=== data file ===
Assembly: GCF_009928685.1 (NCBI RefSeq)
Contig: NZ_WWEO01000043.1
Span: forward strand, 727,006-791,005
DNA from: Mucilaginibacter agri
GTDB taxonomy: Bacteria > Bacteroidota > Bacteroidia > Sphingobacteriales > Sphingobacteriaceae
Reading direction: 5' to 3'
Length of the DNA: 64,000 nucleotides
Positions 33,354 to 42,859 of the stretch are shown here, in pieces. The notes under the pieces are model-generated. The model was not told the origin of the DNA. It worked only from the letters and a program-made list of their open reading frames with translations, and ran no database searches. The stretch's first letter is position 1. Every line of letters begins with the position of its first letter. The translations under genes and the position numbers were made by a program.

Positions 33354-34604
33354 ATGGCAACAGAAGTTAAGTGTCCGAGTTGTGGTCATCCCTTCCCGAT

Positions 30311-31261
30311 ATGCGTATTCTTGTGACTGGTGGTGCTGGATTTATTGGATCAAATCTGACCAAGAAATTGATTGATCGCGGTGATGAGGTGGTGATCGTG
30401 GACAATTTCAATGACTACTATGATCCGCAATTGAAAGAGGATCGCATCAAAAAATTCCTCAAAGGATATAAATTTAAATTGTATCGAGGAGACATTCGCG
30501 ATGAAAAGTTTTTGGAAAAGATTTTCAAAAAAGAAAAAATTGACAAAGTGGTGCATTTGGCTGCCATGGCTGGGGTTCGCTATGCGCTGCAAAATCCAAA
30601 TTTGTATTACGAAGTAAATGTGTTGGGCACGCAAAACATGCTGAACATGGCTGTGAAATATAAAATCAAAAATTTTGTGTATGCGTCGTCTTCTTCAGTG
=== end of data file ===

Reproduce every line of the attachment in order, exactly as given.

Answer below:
Assembly: GCF_009928685.1 (NCBI RefSeq)
Contig: NZ_WWEO01000043.1
Span: forward strand, 727,006-791,005
DNA from: Mucilaginibacter agri
GTDB taxonomy: Bacteria > Bacteroidota > Bacteroidia > Sphingobacteriales > Sphingobacteriaceae
Reading direction: 5' to 3'
Length of the DNA: 64,000 nucleotides
Positions 33,354 to 42,859 of the stretch are shown here, in pieces. The notes under the pieces are model-generated. The model was not told the origin of the DNA. It worked only from the letters and a program-made list of their open reading frames with translations, and ran no database searches. The stretch's first letter is position 1. Every line of letters begins with the position of its first letter. The translations under genes and the position numbers were made by a program.

Positions 33354-34604
33354 ATGGCAACAGAAGTTAAGTGTCCGAGTTGTGGTCATCCCTTCCCGAT

Positions 30311-31261
30311 ATGCGTATTCTTGTGACTGGTGGTGCTGGATTTATTGGATCAAATCTGACCAAGAAATTGATTGATCGCGGTGATGAGGTGGTGATCGTG
30401 GACAATTTCAATGACTACTATGATCCGCAATTGAAAGAGGATCGCATCAAAAAATTCCTCAAAGGATATAAATTTAAATTGTATCGAGGAGACATTCGCG
30501 ATGAAAAGTTTTTGGAAAAGATTTTCAAAAAAGAAAAAATTGACAAAGTGGTGCATTTGGCTGCCATGGCTGGGGTTCGCTATGCGCTGCAAAATCCAAA
30601 TTTGTATTACGAAGTAAATGTGTTGGGCACGCAAAACATGCTGAACATGGCTGTGAAATATAAAATCAAAAATTTTGTGTATGCGTCGTCTTCTTCAGTG